Catching Up With American Idol
It's a Rocky road to fame. That was the message of American Idol's 2008 premiere, which took us to Philadelphia, a city, as Ryan Seacrest reminded us, that's the home of the Liberty Bell, the Declaration of Independence, and a certain fictional boxer who overcame a speech impediment to make five sequels. Speaking of going the distance, last night began American Idol's seventh season, and, despite a spate of disheartening news (disappointing album sales, dropped recording contracts, critique from Chris Daughtry), the show is forging ahead like the little … I mean, the freaking huge engine who couldn't give a flying Phil Stacey about the writers' strike. It's a good thing that reality TV writers don't belong to the WGA, or we'd be missing out on such brilliant between-contestant segues as, "The judges need a dash of beauty. Instead, they're about to get a dose of Udi." Given script like that, I was surprised that the panel turned away contestant Paul Marturano and his disturbing dedication to Paula Abdul, which ingeniously rhymed "stalker" with "Peter Falk her."
Idol had its own fighters last night, including the controversially professional Kristy Lee Cook, who, in addition to already having had a bit of a singing career, trains for cage matches. She also loves horses, though maybe not that much, since she sold her best barrel horse to pay for her trip to Philly. That's right, she sold out her horse to get to Hollywood. Ain't that America? I guess I shouldn't judge; I sold my gerbil for a bus ticket downtown last week, and all my goldfish have been in hiding since I mentioned Paris …
Although there's been quite a bit of hype about all the changes this year, which promise singers playing real! live! instruments! and fewer guest coaches, the first Idol episode offered only business as usual. You had your tales of adversity: impressive weight loss, invalid parents, a compulsion to wear glitter and sing like Grace Slick. You had your too-loud singing and your too-soft singing, your homegrown ex-child-prodigies and your foreign accents, your too-old contestants and too-young mothers. There were moments of tenderness from the judges as sensitive teenagers wept in defeat and moments of rage as Star Wars fans cursed Simon from beneath their faux Princess Leia coiffures. Or their Princess Leia bikinis, as in the evening's most bizarre contrivance, a sequence involving the iconic sci-fi S&M costume, a man named Ben, and Paula's fascination/disgust with his chest hair. (In a stunning coincidence, Ben's last name? Haar. If you can't guess, look it up in a German dictionary.)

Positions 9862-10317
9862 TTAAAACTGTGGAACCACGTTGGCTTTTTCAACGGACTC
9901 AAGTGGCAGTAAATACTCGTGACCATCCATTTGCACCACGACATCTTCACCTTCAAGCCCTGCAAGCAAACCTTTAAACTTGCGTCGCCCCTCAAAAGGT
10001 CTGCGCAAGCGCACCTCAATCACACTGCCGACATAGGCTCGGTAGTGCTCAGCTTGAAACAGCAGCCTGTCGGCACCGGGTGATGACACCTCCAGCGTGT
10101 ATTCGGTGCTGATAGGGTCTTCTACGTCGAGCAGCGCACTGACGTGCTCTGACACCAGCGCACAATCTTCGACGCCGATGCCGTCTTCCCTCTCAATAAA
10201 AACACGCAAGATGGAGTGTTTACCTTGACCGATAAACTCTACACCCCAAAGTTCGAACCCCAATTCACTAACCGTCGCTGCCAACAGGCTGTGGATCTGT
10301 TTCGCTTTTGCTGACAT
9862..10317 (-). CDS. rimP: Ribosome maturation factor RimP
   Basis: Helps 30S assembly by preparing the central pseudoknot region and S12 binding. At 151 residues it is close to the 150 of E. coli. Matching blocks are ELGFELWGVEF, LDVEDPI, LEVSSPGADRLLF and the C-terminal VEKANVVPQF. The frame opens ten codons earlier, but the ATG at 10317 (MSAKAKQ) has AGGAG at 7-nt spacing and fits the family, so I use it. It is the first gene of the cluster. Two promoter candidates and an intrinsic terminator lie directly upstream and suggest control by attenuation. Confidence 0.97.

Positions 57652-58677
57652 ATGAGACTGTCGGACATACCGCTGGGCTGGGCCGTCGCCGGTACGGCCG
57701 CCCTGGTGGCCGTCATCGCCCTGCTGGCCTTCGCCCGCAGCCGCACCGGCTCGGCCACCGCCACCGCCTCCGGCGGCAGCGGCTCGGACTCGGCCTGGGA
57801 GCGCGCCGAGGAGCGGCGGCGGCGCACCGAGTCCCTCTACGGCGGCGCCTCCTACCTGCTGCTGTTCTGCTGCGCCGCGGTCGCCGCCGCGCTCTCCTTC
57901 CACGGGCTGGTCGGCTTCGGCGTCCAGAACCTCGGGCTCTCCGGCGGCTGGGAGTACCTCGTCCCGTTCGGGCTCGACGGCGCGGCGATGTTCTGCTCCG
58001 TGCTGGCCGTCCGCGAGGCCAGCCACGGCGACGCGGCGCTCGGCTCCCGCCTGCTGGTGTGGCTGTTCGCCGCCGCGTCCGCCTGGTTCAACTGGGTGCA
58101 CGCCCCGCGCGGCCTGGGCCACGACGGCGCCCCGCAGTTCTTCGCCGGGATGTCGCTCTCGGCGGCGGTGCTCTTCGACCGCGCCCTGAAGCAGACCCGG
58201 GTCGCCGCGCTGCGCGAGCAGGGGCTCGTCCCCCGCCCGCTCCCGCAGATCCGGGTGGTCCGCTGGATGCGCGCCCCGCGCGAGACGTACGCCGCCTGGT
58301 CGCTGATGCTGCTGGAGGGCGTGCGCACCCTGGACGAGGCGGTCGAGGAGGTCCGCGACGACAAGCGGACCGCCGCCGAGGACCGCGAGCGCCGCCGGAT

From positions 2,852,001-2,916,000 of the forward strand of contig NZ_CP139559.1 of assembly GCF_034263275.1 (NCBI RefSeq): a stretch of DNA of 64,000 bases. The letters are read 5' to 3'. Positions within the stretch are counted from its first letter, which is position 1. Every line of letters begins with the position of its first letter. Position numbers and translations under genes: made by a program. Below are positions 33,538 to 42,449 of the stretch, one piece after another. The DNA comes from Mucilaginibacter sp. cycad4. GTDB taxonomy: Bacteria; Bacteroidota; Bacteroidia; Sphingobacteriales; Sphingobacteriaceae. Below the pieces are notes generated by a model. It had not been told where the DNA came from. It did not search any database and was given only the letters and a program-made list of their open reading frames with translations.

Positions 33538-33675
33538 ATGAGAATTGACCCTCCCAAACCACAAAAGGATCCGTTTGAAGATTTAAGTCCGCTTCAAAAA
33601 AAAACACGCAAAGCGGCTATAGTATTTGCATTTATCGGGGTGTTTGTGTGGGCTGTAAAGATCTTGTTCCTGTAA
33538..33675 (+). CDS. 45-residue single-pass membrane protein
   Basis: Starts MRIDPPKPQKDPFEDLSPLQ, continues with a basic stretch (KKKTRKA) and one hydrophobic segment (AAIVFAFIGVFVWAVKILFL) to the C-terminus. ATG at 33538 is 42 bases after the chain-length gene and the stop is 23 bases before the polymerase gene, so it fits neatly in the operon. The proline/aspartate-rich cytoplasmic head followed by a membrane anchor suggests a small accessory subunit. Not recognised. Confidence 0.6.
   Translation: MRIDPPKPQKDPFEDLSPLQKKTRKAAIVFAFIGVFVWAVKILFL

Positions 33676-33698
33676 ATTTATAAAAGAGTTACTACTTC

These audition episodes are the part of American Idol that I hate to love and love to hate, a three-times-a-week, month-long humiliation extravaganza that kind of makes the show what it is. It's something that other reality TV competitions rush through—the recent Dance War: Bruno vs. Carrie Ann, for example, got through this lengthy selection process in its first two hours. It's more efficient that way, but it's also, I think, less compelling television. Idol makes me cross my fingers and hold my breath hoping that the sweet kids turn out to be great singers and that the snotty ones get their comeuppance. And I suppose without these first installments, I'd have missed the experience of righteous indignation when the judges mocked Egyptian immigrant Alaa Youakeem and mispronounced his name over and over for what seemed like an eternity (OK, I'd mispronounce it, too—it starts with that 'ayn thingie I can't properly say without coughing). Is it bad to love American Idol because it makes me feel morally superior?
So, the show is back, a constant in my life, as predictable and comfortable as the SoCal winter. I would even go so far as to say that watching last night was Chicken Soup for the American Idol Soul, or maybe comfort food like the five new unnecessary American Idol ice cream flavors (sadly, no Rocky Road). You can apparently vote for your favorite one—I'll go out on a limb and say that, for both the ice cream and the singing competition, my money's on the Cheesecake Diva.
Katherine Meizel is the author of Idolized: Music, Media, and Identity in American Idol and a visiting assistant professor of ethnomusicology at Oberlin Conservatory.